Heparin is a heterogeneous group of straight-chain anionic mucopolysaccharides, called glycosaminoglycans possessing anticoagulant properties. It is composed of polymers of alternating derivations of α-D-glucosamido (N-Sulfated O-Sulfated or N-acetylated) and O-sulfated uronic acid (α-L-iduronic acid or β-D-glucoronic acid).
Structure of Heparin Sodium (representative subunits):
HEPARIN SODIUM IN SODIUM CHLORIDE INJECTION is a sterile preparation of heparin sodium (derived from porcine intestinal mucosa) for intravenous administration. It contains no bacteriostatic or antimicrobial agent or added buffer. The solution may contain sodium hydroxide and/or hydrochloric acid for pH adjustment. The pH range is 6.1 (5.0 – 7.5) and the osmolarity mOsmol/L (calc.) is 155. The potency is determined by a biological assay using a USP reference standard based on units of heparin activity per milligram.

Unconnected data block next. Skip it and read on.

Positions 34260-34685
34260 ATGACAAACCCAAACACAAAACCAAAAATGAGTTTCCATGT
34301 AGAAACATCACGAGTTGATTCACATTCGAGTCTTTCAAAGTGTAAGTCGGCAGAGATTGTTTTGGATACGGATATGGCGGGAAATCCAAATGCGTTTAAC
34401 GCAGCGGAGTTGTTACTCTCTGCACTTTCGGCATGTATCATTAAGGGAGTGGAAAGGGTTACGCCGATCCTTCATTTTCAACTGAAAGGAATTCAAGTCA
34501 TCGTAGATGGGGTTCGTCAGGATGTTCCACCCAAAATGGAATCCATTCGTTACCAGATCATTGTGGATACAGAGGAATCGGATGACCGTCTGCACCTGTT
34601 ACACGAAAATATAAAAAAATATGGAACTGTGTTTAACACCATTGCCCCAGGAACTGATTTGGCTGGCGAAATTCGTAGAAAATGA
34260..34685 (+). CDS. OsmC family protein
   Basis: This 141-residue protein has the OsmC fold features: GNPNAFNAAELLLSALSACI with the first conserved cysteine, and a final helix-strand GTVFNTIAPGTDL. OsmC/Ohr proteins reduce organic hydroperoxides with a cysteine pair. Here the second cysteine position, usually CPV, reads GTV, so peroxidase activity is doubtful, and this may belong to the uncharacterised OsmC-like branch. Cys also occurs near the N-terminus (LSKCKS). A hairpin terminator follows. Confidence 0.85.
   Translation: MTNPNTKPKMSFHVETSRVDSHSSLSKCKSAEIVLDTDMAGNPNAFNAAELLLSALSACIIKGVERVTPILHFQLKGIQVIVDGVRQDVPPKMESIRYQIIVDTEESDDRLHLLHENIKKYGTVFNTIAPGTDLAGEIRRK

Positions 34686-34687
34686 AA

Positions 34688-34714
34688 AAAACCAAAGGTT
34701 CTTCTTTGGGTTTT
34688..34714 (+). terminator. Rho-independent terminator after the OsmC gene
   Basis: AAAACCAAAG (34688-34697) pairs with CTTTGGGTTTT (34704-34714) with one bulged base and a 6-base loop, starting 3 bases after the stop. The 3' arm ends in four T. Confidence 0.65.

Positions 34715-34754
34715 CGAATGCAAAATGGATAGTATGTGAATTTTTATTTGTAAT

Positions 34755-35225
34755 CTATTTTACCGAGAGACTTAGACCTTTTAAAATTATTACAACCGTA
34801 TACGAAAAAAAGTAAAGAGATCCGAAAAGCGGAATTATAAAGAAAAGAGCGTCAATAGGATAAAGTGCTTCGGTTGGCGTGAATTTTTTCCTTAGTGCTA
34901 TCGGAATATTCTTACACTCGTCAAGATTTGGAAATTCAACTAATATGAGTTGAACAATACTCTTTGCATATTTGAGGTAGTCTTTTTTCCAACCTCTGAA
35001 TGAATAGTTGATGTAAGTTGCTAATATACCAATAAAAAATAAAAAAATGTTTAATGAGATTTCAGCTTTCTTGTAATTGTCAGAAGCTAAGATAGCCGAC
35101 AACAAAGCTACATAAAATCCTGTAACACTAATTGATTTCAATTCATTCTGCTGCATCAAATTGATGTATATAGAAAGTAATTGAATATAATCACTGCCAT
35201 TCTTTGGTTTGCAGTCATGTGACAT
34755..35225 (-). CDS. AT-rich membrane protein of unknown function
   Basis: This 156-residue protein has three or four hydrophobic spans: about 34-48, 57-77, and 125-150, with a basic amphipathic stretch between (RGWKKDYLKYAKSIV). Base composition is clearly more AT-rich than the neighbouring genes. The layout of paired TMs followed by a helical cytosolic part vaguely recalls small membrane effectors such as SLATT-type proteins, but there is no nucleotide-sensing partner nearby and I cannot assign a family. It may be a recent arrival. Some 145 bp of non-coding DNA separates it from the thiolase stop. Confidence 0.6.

Each mL of the 50 USP units per mL preparations contains: 50 USP units of heparin sodium, 4.5 mg sodium chloride and 0.1 mg edetate disodium, anhydrous added as a stabilizer.
Each mL of the 100 USP units per mL preparations contains: 100 USP units of heparin sodium, 4.5 mg sodium chloride and 0.1 mg edetate disodium, anhydrous added as a stabilizer.